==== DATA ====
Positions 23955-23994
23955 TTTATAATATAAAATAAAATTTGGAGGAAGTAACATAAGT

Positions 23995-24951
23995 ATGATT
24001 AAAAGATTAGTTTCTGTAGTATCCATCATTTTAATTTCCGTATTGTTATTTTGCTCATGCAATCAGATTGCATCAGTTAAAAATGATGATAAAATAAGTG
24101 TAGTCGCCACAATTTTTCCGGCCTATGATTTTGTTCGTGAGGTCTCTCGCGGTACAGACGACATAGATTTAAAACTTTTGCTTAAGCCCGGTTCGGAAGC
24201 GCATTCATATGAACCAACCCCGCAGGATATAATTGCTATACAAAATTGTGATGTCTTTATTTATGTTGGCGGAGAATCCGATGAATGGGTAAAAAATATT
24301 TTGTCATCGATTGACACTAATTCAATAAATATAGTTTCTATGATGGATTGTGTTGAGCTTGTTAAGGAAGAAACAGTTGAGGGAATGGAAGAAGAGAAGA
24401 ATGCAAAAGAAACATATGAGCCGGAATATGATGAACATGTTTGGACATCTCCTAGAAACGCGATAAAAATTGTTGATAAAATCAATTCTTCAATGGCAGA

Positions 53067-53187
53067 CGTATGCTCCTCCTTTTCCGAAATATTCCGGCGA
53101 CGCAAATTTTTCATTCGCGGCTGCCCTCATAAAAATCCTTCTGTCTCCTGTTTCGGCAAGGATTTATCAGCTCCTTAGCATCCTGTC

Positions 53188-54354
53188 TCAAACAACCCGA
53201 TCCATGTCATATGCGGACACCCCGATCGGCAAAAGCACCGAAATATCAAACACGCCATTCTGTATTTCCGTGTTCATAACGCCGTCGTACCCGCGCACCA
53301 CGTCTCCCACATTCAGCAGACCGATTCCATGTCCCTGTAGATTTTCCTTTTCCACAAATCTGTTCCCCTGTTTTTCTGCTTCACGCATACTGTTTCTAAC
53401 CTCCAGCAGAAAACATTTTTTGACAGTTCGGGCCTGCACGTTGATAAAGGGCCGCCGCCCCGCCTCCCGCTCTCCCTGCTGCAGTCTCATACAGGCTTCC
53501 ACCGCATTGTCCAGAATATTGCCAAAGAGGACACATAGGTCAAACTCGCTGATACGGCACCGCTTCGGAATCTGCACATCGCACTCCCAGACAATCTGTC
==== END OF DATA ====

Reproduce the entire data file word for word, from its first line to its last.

Positions 23955-23994
23955 TTTATAATATAAAATAAAATTTGGAGGAAGTAACATAAGT

Positions 23995-24951
23995 ATGATT
24001 AAAAGATTAGTTTCTGTAGTATCCATCATTTTAATTTCCGTATTGTTATTTTGCTCATGCAATCAGATTGCATCAGTTAAAAATGATGATAAAATAAGTG
24101 TAGTCGCCACAATTTTTCCGGCCTATGATTTTGTTCGTGAGGTCTCTCGCGGTACAGACGACATAGATTTAAAACTTTTGCTTAAGCCCGGTTCGGAAGC
24201 GCATTCATATGAACCAACCCCGCAGGATATAATTGCTATACAAAATTGTGATGTCTTTATTTATGTTGGCGGAGAATCCGATGAATGGGTAAAAAATATT
24301 TTGTCATCGATTGACACTAATTCAATAAATATAGTTTCTATGATGGATTGTGTTGAGCTTGTTAAGGAAGAAACAGTTGAGGGAATGGAAGAAGAGAAGA
24401 ATGCAAAAGAAACATATGAGCCGGAATATGATGAACATGTTTGGACATCTCCTAGAAACGCGATAAAAATTGTTGATAAAATCAATTCTTCAATGGCAGA

Positions 53067-53187
53067 CGTATGCTCCTCCTTTTCCGAAATATTCCGGCGA
53101 CGCAAATTTTTCATTCGCGGCTGCCCTCATAAAAATCCTTCTGTCTCCTGTTTCGGCAAGGATTTATCAGCTCCTTAGCATCCTGTC

Positions 53188-54354
53188 TCAAACAACCCGA
53201 TCCATGTCATATGCGGACACCCCGATCGGCAAAAGCACCGAAATATCAAACACGCCATTCTGTATTTCCGTGTTCATAACGCCGTCGTACCCGCGCACCA
53301 CGTCTCCCACATTCAGCAGACCGATTCCATGTCCCTGTAGATTTTCCTTTTCCACAAATCTGTTCCCCTGTTTTTCTGCTTCACGCATACTGTTTCTAAC
53401 CTCCAGCAGAAAACATTTTTTGACAGTTCGGGCCTGCACGTTGATAAAGGGCCGCCGCCCCGCCTCCCGCTCTCCCTGCTGCAGTCTCATACAGGCTTCC
53501 ACCGCATTGTCCAGAATATTGCCAAAGAGGACACATAGGTCAAACTCGCTGATACGGCACCGCTTCGGAATCTGCACATCGCACTCCCAGACAATCTGTC